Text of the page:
the fast down hills. Steve"Speedy" Delaire

    Ken Kobayashi wrote:

    > I was looking at some Australian bike tour web sites - something I'd want to try eventually. They
    > all seem to involve unpaved roads and recommend MTBs or at least hybrid bikes with knobby tires,
    > and it occured to me that I don't have a 'bent suitable for such road conditions. So what would be
    > an ideal 'bent for touring on unpaved roads? I think 26/26 bikes have a definite advantage in
    > terms of rolling resistance and tire availability, and I'd guess full suspension would also come
    > in handy. I'm guessing that any rear suspended 26/26 bike with a standard front fork can be fitted
    > with a suspension fork. So the options are:
    >
    > Challenge Distance M5 26/26 Optima Condor Optima Orca Rainbow Lyra
    >
    > Did I miss anything? Are any of these particularly suitable (or unsuitable) for such donditions?
    >
    > Ken
    >
    > Ken Kobayashi [email protected] http://solarwww.mtk.nao.ac.jp/kobayashi/personal/

    -----= Posted via Newsfeeds.Com, Uncensored Usenet News =----- http://www.newsfeeds.com - The #1
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  7. David

    David Guest

    Take a look at the Lightfoot Ranger. Bentrider Online recently did a review of it.
    www.lightfootcycles.com/

    Ken Kobayashi wrote:
    > I was looking at some Australian bike tour web sites - something I'd want to try eventually. They
    > all seem to involve unpaved roads and recommend MTBs or at least hybrid bikes with knobby tires,
    > and it occured to me that I don't have a 'bent suitable for such road conditions. So what would be
    > an ideal 'bent for touring on unpaved roads? I think 26/26 bikes have a definite advantage in
    > terms of rolling resistance and tire availability, and I'd guess full suspension would also come
    > in handy. I'm guessing that any rear suspended 26/26 bike with a standard front fork can be fitted
    > with a suspension fork. So the options are:
    >
    > Challenge Distance M5 26/26 Optima Condor Optima Orca Rainbow Lyra
    >
    > Did I miss anything? Are any of these particularly suitable (or unsuitable) for such donditions?
    >
    > Ken
    >
    > Ken Kobayashi [email protected] http://solarwww.mtk.nao.ac.jp/kobayashi/personal/
     
  8. Rorschandt

    Rorschandt Guest

    Ken Kobayashi <[email protected]> wrote in
    news:[email protected]:

    >
    > I was looking at some Australian bike tour web sites - something I'd want to try eventually. They
    > all seem to involve unpaved roads and recommend MTBs or at least hybrid bikes with knobby tires,
    > and it occured to me that I don't have a 'bent suitable for such road conditions. So what would be
    > an ideal 'bent for touring on unpaved roads? I think 26/26 bikes have a definite advantage in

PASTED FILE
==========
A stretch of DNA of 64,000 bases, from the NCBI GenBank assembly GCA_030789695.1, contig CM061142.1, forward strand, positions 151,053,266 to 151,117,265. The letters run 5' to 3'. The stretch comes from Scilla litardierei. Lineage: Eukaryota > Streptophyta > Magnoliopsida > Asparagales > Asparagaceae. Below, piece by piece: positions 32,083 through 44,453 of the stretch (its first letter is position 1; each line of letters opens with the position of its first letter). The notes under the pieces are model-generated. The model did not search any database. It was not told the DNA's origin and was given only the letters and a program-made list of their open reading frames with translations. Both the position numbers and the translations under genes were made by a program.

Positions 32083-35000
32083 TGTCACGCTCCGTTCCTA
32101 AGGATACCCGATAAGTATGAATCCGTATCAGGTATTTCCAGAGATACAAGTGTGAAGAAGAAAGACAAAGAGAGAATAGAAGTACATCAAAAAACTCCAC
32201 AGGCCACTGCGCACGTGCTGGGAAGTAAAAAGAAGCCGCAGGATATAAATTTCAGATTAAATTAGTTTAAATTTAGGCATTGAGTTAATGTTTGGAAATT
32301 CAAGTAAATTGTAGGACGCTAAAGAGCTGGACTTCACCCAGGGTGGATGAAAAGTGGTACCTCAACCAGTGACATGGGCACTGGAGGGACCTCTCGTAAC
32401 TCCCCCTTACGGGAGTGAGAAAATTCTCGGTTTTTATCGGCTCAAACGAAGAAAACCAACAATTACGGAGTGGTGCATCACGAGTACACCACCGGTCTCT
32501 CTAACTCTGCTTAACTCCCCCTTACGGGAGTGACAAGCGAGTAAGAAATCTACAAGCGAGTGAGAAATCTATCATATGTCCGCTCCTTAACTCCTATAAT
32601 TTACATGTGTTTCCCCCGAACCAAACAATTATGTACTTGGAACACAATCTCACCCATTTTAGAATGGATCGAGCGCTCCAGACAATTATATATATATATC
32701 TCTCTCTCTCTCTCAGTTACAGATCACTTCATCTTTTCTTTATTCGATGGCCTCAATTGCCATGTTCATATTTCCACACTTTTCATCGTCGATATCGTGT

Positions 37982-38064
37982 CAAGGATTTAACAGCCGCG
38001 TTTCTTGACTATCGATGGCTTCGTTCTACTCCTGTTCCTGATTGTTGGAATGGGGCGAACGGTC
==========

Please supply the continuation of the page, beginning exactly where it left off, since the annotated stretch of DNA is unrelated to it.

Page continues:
> terms of rolling resistance and tire availability, and I'd guess full suspension would also come
    > in handy. I'm guessing that any rear suspended 26/26 bike with a standard front fork can be fitted
    > with a suspension fork. So the options are:
    >
    > Challenge Distance M5 26/26 Optima Condor Optima Orca Rainbow Lyra
    >
    > Did I miss anything? Are any of these particularly suitable (or unsuitable) for such donditions?
    >

    Ken.Have you forgotten me? hmmm?

    http://pictures.care2.com/view/1/174801833

    I've taken this off road a few times. Its still a bitch on hills, and the chainrings dig in on those
    "whoop-di-whoops". ( :
     
  9. Robert Siegel wrote:

    > There WAS a first class all-terrain recumbent. It was the BikeE FX. Mine was modified with RX
    > gearing and Zach Kaplan provided me with a second set wheels. One set had fat knobbies for off
    > road and one set had road tires. It was heavy and not very fast but it was a very good off-road
    > bike. I rode it on deer track trails, over roots, ruts and through sand.

    From which one could infer that a Cannondale or HP Velotechnik Spirit, similarly equipped, would be
    capable of doing the same.

    The Street Machine GT seems to be well thought of by the World Tourist, while I've also seen several
    accounts of long distance off-roadery in Australia using Greenspeed trikes, which do at least have
    the advantage of not requiring balancing. Dave Larrington - http://www.legslarry.beerdrinkers.co.uk/
    ===========================================================
    Editor - British Human Power Club Newsletter
    http://www.bhpc.org.uk/
    ===========================================================
     
  10. Seamus

    Seamus New Member

    Joined:
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  11. "Dave Larrington" <[email protected]> wrote in message
    news:[email protected]...
    > . . . The Street Machine GT seems to be well thought of by the World Tourist, while I've also seen
    > several accounts of long distance off-roadery in Australia using Greenspeed trikes, which do at
    > least have the advantage of not requiring balancing.

    And 'not requiring balancing' means that the stump-pulling Schlumpf Mountain Drive can be engaged.

    There'd be some work to do on the weight/weight distribution and tires, though. My GTO with Tioga
    Comp Pools is useless even on gravel roads. I've had to walk it up pitches on some of my favorite
    routes. Maybe with knobbies and a touring load or rear ballast, it'd work better.

    A serious all-terrain trike would almost have to drive more than one wheel.

    Fred Klingener
     
  12. Cbb

    Cbb Guest

    Speaking of off road trikes from Australia. http://mrrecumbenttrikes.com/swiftadventure.htm Seems
    like it should be a good tourer if a little slower than the dual 26 bikes. Craig

    Ken Kobayashi <[email protected]> wrote in message
    news:<[email protected]>...